The drama of the missing Japanese centenarians continues

Earlier I wrote that Japan realized it had lost track of a lot of their oldest people and they had discovered that their “oldest living man” had in fact died 30 years ago and his family was keeping his body in the house and stealing his pension money. Well, Japan is still scrambling to find out the whereabouts and well-being of the 40,000 or so centenarians allegedly living within their borders. (For the uninitiated, “centenarian” means a person over 100 years old.)

The Times of India has a great quote about the problems inherent in Japanese record-keeping: “The pension system is founded on the premise that people are good, not that they kill family members at home, and bury them.” The Wall Street Journal is also covering the story.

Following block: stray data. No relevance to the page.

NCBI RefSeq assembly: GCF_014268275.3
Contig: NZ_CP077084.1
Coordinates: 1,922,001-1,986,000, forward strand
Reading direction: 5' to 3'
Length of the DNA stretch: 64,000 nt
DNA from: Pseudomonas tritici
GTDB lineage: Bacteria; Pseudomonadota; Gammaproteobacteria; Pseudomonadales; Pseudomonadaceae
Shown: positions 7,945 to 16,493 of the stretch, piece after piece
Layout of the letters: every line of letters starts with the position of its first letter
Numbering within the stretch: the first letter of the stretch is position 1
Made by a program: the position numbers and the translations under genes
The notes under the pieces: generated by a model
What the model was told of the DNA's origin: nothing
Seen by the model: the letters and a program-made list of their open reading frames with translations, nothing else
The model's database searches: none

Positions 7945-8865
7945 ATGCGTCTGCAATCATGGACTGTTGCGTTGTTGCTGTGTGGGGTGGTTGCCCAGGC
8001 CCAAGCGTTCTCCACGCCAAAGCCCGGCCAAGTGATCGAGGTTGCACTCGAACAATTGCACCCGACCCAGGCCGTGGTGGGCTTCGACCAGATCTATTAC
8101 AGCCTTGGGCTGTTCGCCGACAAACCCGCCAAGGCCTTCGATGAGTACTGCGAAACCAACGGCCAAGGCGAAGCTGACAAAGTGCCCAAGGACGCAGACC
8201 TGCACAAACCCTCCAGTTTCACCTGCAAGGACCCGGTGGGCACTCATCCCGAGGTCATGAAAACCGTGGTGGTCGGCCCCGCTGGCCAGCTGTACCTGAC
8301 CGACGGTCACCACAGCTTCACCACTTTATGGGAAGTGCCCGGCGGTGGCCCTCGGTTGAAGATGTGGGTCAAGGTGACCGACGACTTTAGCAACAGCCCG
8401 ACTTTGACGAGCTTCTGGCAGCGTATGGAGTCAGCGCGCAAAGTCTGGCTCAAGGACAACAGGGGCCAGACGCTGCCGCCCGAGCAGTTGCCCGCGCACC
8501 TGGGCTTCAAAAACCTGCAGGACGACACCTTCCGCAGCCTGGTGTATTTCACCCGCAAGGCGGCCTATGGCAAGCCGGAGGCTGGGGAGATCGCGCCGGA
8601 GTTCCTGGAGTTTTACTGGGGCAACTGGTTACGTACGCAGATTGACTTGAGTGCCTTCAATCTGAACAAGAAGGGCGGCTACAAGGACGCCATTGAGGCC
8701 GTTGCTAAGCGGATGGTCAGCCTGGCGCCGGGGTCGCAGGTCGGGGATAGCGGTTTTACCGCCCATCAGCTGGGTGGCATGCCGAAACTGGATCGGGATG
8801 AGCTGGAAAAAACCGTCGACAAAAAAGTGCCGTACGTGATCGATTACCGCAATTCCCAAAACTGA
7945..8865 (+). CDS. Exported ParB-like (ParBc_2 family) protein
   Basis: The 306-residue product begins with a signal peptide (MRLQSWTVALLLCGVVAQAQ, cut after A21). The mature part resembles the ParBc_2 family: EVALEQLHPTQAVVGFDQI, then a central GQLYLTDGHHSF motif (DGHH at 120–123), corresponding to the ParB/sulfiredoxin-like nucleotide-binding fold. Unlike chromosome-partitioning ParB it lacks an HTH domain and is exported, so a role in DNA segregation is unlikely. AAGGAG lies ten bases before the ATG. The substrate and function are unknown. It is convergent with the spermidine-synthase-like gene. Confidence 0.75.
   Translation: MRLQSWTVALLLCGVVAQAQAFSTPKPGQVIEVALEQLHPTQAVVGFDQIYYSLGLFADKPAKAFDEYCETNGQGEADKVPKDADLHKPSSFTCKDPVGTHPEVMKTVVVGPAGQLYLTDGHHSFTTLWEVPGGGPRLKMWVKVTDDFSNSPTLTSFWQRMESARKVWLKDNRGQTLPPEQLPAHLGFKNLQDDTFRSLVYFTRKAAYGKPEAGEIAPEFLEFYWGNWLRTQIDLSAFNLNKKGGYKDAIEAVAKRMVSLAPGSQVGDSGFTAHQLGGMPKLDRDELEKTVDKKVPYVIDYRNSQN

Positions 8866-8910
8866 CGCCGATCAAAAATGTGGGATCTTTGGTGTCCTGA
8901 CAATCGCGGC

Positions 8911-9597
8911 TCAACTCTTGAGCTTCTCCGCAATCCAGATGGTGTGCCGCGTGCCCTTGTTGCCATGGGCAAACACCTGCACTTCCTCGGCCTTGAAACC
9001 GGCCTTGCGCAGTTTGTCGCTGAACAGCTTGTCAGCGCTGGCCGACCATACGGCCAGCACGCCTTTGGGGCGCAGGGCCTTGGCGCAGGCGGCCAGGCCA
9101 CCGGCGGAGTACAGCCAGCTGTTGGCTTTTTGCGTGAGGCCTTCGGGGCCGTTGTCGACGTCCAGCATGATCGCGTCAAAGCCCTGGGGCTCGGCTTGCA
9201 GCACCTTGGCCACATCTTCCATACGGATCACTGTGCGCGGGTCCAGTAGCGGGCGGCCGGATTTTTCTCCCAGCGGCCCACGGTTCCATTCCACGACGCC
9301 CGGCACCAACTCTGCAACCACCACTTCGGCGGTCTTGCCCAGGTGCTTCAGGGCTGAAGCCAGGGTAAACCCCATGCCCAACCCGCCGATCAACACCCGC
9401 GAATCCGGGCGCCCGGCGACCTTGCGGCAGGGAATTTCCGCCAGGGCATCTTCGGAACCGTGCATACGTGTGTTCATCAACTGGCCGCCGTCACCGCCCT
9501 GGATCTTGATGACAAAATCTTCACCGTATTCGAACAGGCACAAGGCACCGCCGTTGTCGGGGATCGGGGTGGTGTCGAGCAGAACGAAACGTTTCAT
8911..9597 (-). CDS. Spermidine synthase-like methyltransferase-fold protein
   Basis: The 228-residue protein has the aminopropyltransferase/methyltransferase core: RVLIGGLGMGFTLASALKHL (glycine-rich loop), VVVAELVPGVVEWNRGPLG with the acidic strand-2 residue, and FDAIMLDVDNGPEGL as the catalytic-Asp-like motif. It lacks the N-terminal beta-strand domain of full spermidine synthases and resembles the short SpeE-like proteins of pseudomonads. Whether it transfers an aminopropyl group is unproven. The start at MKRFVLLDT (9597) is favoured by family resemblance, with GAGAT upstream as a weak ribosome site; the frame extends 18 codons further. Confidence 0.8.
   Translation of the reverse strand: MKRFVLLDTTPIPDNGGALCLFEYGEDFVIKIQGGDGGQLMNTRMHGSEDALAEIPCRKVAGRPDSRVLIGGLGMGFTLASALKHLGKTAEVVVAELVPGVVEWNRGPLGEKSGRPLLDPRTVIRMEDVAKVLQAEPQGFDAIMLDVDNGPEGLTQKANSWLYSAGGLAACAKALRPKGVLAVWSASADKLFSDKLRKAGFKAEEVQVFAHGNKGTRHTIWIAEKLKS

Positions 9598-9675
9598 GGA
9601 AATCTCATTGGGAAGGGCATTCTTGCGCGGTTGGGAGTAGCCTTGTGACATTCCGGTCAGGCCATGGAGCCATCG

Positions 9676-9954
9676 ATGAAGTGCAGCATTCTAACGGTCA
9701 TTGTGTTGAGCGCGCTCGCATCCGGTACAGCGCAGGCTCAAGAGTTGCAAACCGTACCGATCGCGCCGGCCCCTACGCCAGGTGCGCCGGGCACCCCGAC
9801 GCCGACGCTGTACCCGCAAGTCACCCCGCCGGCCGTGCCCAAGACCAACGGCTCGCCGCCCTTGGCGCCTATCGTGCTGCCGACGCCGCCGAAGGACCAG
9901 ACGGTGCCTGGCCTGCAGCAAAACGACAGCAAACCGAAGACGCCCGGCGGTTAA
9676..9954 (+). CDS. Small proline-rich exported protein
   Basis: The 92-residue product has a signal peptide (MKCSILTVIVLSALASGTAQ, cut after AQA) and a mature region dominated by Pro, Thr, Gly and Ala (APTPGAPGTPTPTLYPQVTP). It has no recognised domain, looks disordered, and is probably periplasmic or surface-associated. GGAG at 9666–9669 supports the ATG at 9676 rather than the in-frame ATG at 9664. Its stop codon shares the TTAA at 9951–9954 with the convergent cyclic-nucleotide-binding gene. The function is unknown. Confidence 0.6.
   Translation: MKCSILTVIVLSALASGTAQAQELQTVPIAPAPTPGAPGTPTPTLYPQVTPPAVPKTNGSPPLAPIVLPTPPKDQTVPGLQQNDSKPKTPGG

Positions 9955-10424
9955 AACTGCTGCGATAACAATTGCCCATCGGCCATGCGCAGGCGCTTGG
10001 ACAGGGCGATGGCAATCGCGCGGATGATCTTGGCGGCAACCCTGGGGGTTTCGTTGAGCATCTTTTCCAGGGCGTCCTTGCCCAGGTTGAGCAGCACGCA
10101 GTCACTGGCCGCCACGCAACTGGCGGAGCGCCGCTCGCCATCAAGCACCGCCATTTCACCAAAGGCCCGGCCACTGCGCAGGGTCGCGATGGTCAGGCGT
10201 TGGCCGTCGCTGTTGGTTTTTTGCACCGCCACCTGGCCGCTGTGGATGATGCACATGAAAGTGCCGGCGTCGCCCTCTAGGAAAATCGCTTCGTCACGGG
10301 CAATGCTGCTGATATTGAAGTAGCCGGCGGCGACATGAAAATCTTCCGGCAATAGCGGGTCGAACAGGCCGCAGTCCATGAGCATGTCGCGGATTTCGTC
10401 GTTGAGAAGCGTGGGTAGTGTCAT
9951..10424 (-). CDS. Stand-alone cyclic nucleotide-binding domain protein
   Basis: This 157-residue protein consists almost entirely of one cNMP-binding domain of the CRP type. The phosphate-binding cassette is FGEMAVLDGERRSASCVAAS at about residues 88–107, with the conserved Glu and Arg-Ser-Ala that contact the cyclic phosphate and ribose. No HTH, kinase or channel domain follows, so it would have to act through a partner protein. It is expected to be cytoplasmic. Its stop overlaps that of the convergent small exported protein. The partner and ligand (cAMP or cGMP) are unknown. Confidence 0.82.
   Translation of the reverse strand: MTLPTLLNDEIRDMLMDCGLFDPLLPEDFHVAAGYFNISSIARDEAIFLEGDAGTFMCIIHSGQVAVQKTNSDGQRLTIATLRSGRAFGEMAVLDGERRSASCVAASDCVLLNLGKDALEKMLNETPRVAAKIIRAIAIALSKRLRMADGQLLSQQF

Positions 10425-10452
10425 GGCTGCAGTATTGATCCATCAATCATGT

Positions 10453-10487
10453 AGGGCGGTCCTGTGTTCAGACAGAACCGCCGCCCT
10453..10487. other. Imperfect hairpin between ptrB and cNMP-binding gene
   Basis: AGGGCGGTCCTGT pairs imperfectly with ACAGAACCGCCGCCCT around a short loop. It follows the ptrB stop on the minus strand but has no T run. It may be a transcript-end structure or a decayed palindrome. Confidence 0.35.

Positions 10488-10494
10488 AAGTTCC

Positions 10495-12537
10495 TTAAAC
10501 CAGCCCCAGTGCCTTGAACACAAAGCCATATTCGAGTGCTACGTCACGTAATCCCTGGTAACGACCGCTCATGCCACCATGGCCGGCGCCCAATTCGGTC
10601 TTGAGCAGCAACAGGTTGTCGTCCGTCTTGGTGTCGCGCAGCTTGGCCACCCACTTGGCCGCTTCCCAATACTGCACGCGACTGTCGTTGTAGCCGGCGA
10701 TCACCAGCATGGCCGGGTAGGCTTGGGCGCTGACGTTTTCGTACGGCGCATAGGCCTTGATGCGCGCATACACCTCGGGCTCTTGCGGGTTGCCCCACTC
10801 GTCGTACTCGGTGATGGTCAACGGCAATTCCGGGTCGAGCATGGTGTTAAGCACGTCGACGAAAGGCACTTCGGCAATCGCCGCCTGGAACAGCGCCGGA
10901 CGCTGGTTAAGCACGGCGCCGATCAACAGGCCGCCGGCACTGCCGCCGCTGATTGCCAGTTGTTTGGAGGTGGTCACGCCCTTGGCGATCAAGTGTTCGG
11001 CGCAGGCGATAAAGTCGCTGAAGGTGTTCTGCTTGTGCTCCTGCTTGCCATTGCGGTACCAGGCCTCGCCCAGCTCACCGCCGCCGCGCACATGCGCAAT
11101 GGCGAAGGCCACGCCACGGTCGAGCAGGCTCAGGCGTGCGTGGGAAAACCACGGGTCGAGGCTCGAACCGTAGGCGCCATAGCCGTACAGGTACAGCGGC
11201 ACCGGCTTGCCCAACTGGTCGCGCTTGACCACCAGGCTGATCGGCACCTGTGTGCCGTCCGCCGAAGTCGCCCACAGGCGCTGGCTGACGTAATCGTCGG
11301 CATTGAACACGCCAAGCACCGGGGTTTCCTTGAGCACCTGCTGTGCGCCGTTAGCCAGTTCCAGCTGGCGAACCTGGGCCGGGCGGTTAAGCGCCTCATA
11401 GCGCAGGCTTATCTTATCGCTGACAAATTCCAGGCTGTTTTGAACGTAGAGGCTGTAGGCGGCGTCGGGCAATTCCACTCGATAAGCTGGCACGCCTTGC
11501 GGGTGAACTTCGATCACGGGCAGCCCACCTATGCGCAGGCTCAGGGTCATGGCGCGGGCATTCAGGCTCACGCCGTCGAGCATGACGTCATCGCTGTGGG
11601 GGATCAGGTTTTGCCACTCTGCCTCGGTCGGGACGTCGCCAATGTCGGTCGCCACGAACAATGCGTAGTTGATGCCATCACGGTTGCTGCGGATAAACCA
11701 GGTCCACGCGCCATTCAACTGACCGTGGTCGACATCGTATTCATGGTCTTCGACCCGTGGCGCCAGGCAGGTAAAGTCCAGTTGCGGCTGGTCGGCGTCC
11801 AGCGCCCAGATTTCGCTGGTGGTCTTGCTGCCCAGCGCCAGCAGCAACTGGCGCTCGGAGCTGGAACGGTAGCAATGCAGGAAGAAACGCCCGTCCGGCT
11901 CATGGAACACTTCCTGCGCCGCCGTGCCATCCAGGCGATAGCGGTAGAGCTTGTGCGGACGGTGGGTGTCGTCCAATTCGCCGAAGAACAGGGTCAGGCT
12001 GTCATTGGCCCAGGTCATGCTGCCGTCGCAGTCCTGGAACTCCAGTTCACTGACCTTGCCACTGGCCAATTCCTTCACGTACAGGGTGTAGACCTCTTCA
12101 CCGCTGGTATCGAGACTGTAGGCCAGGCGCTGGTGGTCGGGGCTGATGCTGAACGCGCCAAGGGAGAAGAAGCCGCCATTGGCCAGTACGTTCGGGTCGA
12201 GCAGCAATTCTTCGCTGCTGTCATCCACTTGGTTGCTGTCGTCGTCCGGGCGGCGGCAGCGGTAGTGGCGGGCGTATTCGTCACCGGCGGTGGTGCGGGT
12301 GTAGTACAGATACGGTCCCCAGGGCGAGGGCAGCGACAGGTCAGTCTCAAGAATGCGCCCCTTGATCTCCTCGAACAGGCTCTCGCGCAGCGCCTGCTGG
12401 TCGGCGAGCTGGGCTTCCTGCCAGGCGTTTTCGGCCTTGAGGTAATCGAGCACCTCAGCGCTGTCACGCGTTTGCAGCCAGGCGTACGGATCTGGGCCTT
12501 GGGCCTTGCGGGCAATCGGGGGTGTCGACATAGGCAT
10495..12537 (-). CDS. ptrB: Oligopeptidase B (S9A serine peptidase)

In America, after an old person receiving Social Security reaches a certain age (not sure what age, probably 90 or so) they are required to personally present themselves to the Social Security Administration to prove they are still alive. This is what got Walter Dunson‘s son in trouble and forced him to report his long-dead father missing. Japan ought to adopt a similar system, as it seems like the only surefire method to prove these people are, in fact, living and receiving their benefits. And maybe include a fingerprint check or something too, so some random old person can’t impersonate the person the SSA wants to see.